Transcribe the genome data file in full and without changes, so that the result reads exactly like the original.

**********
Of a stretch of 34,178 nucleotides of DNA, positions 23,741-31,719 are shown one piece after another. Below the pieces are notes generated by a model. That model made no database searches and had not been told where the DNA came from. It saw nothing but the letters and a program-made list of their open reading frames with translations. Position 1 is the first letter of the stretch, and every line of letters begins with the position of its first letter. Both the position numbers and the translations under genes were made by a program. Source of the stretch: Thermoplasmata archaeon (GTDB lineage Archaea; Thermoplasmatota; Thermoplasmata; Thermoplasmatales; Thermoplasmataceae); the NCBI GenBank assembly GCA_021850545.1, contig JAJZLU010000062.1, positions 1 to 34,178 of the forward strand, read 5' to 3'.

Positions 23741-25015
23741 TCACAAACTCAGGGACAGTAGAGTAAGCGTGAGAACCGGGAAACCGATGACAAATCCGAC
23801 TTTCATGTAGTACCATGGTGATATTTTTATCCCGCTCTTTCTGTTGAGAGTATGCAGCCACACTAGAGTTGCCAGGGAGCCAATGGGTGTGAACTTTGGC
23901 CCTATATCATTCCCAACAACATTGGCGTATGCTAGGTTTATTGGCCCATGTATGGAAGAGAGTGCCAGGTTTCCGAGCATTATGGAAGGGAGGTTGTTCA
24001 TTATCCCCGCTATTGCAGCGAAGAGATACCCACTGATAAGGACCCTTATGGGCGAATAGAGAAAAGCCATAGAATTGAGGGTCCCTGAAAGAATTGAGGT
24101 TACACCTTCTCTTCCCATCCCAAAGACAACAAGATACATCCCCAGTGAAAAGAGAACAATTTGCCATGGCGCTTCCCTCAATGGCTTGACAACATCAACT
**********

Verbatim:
Of a stretch of 34,178 nucleotides of DNA, positions 23,741-31,719 are shown one piece after another. Below the pieces are notes generated by a model. That model made no database searches and had not been told where the DNA came from. It saw nothing but the letters and a program-made list of their open reading frames with translations. Position 1 is the first letter of the stretch, and every line of letters begins with the position of its first letter. Both the position numbers and the translations under genes were made by a program. Source of the stretch: Thermoplasmata archaeon (GTDB lineage Archaea; Thermoplasmatota; Thermoplasmata; Thermoplasmatales; Thermoplasmataceae); the NCBI GenBank assembly GCA_021850545.1, contig JAJZLU010000062.1, positions 1 to 34,178 of the forward strand, read 5' to 3'.

Positions 23741-25015
23741 TCACAAACTCAGGGACAGTAGAGTAAGCGTGAGAACCGGGAAACCGATGACAAATCCGAC
23801 TTTCATGTAGTACCATGGTGATATTTTTATCCCGCTCTTTCTGTTGAGAGTATGCAGCCACACTAGAGTTGCCAGGGAGCCAATGGGTGTGAACTTTGGC
23901 CCTATATCATTCCCAACAACATTGGCGTATGCTAGGTTTATTGGCCCATGTATGGAAGAGAGTGCCAGGTTTCCGAGCATTATGGAAGGGAGGTTGTTCA
24001 TTATCCCCGCTATTGCAGCGAAGAGATACCCACTGATAAGGACCCTTATGGGCGAATAGAGAAAAGCCATAGAATTGAGGGTCCCTGAAAGAATTGAGGT
24101 TACACCTTCTCTTCCCATCCCAAAGACAACAAGATACATCCCCAGTGAAAAGAGAACAATTTGCCATGGCGCTTCCCTCAATGGCTTGACAACATCAACT